A female Aardvark born at the Detroit Zoo on February 11 weighed less than four pounds at birth and has since more than quadrupled in size. The baby, named Kaatie, is the third offspring for 10-year-old Rachaael and 11-year-old Mchimbaji.
“Kaatie is healthy and adorable, and seems to be enjoying her time with mom, nestling in close and nursing throughout the day,” said Detroit Zoological Society Curator of Mammals Elizabeth Arbaugh.
Animal care staff have been monitoring Rachaael and Kaatie closely since the calf was born. Aardvarks are small and fragile at birth, and the mothers are sometimes clumsy and can accidentally injure their little ones. “We are ready to intervene should mom decide to roll over or get up for a snack,” said Arbaugh.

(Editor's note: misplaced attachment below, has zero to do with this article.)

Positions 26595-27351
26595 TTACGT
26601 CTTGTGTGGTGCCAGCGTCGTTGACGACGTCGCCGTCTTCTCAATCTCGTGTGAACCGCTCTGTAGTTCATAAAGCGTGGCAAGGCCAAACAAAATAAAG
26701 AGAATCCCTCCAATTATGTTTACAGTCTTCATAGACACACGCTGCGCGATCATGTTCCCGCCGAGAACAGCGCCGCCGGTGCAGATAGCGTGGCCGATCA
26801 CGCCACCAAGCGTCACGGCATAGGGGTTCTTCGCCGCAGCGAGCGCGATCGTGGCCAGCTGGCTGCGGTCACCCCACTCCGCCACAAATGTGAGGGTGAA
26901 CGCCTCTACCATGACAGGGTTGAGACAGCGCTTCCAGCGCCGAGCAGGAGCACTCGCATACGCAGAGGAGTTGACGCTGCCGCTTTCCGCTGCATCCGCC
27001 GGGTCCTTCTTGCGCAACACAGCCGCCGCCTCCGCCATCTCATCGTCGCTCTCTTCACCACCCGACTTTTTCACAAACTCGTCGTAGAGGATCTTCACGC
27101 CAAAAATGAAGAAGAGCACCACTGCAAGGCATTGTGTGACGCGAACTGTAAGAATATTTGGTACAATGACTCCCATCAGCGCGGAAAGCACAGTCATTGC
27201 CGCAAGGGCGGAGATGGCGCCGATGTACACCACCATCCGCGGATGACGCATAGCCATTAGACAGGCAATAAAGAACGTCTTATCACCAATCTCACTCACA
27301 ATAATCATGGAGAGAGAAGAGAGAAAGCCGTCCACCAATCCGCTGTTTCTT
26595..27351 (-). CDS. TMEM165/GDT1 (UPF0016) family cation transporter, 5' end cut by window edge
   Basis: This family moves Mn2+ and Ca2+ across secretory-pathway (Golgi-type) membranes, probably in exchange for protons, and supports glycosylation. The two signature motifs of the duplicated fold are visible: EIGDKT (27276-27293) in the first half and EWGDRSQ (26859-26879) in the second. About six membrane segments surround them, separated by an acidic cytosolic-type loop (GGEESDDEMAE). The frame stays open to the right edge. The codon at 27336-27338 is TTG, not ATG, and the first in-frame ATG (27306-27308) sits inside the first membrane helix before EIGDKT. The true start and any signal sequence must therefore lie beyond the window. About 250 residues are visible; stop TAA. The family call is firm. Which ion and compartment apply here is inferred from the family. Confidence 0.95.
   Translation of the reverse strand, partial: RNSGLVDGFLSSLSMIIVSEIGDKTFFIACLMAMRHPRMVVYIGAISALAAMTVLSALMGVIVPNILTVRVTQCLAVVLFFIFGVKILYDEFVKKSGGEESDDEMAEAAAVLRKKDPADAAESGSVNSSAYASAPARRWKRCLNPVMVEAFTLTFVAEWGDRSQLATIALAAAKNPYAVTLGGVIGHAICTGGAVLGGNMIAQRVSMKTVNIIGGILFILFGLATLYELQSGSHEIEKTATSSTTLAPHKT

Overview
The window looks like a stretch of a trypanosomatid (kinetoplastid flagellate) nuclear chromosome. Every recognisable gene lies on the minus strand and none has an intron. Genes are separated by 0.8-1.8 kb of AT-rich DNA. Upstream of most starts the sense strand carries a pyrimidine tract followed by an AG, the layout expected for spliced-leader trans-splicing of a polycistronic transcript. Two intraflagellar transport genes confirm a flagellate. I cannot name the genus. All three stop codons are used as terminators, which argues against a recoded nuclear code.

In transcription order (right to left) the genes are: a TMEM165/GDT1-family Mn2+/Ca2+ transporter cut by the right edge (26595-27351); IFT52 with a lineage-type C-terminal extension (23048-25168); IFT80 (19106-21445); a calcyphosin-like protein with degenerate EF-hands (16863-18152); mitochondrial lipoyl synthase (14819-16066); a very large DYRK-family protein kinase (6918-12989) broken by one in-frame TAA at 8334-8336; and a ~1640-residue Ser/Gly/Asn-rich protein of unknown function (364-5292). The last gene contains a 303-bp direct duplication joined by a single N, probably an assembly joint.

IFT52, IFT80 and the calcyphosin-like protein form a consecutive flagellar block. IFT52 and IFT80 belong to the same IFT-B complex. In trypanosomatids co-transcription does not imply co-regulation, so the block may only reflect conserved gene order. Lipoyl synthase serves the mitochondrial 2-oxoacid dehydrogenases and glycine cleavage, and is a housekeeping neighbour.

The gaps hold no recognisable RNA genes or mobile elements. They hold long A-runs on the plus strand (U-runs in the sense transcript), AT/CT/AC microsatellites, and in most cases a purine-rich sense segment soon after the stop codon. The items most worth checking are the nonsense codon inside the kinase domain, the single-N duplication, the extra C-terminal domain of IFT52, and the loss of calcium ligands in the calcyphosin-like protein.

The Aardvark is an African mammal whose name derives from the Afrikaans word “earth pig.” The animal’s unusual appearance plays a role in its success as a forager. Its large ears point forward, enabling it to hear tasty insects during nocturnal feeding forays. The snout is long and filled with hair that acts as a filter, letting scents in and keeping dirt out. Strong limbs and spoon-shaped claws can tear though the sturdiest of termite mounds, allowing the Aardvark to trap insects with its sticky tongue, which can be up to 12 inches long.